Federico Chabod

The following article is from The Great Soviet Encyclopedia (1979). It might be outdated or ideologically biased.

Chabod, Federico


Born Feb. 22, 1901, in Aosta; died July 4, 1960, in Rome. Italian historian. Director of the Italian Institute of Historical Research in Naples (1947); editor in chief of the journal Rivista storica italiana (1948–60).

During the fascist German occupation of Italy from 1943 to 1945, Chabod was active in the partisan movement in Valle d’Aosta. In 1946, after autonomy had been granted to the region, he headed its local government. His historical ideas were greatly influenced by the ethical and political world view of B. Croce. Chabod’s research focused on political ideas, the bearers and originators of these ideas, and the ruling elite. Many of his works were devoted to the Renaissance. His best known work is The History of Italy’s Foreign Policy from 1870 to 1896, of which only one volume was completed. In this work, Chabod presents a broad and many-sided picture of the ideological and political life of Italy after the country’s unification.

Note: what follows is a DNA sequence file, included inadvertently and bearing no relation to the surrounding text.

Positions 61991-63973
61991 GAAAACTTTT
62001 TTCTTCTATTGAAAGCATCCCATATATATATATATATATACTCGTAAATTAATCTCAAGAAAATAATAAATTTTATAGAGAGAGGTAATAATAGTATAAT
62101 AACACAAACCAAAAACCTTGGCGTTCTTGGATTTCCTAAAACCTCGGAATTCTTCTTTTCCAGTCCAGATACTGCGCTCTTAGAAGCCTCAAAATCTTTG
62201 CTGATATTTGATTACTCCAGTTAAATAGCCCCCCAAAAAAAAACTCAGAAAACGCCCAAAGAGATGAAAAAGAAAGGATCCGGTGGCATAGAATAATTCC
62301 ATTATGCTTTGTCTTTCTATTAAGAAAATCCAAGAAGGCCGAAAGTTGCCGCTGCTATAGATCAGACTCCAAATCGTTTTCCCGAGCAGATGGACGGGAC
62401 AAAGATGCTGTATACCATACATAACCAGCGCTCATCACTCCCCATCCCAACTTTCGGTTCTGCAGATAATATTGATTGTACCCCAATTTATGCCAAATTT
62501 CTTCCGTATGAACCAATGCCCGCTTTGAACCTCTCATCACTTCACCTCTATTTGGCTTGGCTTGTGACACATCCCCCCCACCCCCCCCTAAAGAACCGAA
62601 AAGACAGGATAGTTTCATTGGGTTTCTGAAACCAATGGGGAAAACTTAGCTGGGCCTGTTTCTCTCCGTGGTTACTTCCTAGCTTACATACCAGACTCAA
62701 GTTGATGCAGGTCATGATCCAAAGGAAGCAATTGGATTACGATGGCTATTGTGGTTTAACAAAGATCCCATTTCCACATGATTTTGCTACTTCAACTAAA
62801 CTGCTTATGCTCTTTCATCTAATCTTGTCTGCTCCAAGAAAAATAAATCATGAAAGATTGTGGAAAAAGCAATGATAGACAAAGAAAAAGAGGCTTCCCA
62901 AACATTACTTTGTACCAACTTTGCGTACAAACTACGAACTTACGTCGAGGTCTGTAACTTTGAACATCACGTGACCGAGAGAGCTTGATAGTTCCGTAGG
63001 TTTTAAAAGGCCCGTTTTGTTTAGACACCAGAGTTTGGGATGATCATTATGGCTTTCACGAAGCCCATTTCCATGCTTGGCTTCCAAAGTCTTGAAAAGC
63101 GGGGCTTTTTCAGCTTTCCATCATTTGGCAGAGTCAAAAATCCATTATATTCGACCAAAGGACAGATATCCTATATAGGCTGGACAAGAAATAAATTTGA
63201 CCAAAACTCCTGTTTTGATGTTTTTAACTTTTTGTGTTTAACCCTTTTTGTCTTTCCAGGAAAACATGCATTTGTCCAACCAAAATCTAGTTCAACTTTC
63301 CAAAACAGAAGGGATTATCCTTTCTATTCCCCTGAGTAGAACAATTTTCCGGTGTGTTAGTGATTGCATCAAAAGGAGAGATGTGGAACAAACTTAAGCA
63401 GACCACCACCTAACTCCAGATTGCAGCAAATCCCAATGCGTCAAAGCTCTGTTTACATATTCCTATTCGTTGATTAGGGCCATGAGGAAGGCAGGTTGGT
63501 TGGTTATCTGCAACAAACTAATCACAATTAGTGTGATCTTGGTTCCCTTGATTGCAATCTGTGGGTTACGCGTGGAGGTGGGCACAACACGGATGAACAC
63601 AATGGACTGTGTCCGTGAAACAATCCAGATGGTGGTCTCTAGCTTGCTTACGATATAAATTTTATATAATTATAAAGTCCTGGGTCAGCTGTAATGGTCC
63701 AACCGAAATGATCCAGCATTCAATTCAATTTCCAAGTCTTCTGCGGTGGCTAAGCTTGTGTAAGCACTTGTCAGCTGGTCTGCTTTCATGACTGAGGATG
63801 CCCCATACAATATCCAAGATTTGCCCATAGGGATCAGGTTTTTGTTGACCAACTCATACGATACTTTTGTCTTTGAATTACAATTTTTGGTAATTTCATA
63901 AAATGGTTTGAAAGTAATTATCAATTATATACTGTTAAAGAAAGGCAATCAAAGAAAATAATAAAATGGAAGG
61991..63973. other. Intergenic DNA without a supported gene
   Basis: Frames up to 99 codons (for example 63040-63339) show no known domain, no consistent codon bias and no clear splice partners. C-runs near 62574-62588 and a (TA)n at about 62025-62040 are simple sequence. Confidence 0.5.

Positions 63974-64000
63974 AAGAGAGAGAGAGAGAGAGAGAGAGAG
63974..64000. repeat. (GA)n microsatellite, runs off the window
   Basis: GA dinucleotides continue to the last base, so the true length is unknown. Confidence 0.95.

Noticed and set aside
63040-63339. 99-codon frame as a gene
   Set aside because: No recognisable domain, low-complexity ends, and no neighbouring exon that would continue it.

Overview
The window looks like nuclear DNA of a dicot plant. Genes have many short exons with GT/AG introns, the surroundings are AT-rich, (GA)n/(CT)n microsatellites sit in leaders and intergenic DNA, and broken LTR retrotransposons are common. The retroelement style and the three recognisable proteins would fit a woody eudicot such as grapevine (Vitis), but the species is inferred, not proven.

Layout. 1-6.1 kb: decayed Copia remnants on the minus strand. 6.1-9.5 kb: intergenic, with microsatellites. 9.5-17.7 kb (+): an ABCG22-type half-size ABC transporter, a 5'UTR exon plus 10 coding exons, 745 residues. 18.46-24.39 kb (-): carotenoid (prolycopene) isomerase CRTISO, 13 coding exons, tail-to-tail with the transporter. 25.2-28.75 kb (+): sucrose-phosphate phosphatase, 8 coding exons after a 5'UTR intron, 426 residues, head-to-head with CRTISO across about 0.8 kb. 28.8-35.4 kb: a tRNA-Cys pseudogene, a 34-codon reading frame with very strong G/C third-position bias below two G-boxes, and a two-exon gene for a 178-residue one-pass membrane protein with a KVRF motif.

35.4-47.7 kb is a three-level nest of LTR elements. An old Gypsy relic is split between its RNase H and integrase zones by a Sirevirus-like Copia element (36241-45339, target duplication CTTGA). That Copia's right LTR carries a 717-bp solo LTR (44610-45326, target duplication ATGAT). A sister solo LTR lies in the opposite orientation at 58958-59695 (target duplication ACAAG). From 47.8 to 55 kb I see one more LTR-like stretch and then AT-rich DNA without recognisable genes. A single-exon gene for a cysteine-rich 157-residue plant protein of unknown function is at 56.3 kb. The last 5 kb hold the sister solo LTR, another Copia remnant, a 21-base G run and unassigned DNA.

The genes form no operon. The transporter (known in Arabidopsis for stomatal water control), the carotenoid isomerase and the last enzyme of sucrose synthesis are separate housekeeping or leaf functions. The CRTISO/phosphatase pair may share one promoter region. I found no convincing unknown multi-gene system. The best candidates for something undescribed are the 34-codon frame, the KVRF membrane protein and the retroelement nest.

Lo stato di Milano nell’impero di Carlo V. Rome, 1934.
Storia della politico estera italiana dal 1870 al 1896, vol. 1: Le premesse. Bari, 1951.
L’Italia contemporanea (1918–1948), 3rd ed. Turin, 1970.
Storia dell’ idea d’Europa. Bari, 1962.
L’idea di nazione. Bari, 1967.
Scritti su Machiavelli. Turin, 1964.
The Great Soviet Encyclopedia, 3rd Edition (1970-1979). © 2010 The Gale Group, Inc. All rights reserved.
References in periodicals archive ?
Here the responses of Italian philologists to this famous and controversial work exemplify the various inflections of philology during this politically turbulent period, from the obtusely positivistic pedantry of Giuseppe Zippel, the editor and translator of Die Kultur, to Federico Chabod's selective appropriation of Burkhardt's ideas on the birth of the modern state, and finally to Delio Cantimori's shifting attitude.
Looking at the other end of the Renaissance, Federico Chabod offered a model of the political abdication of Italy's ruling class in his study of sixteenth-century Milan.
"Qualche riflessione su Per una storia religiosa dello stato di Milano di Federico Chabod." In Vigezzi, 233-41.
The defeat at Agnadello (1509), as Federico Chabod argued long ago, did not cause an internal redistribution of power, but accelerated Venice's obvious disappearance as a powerful European state.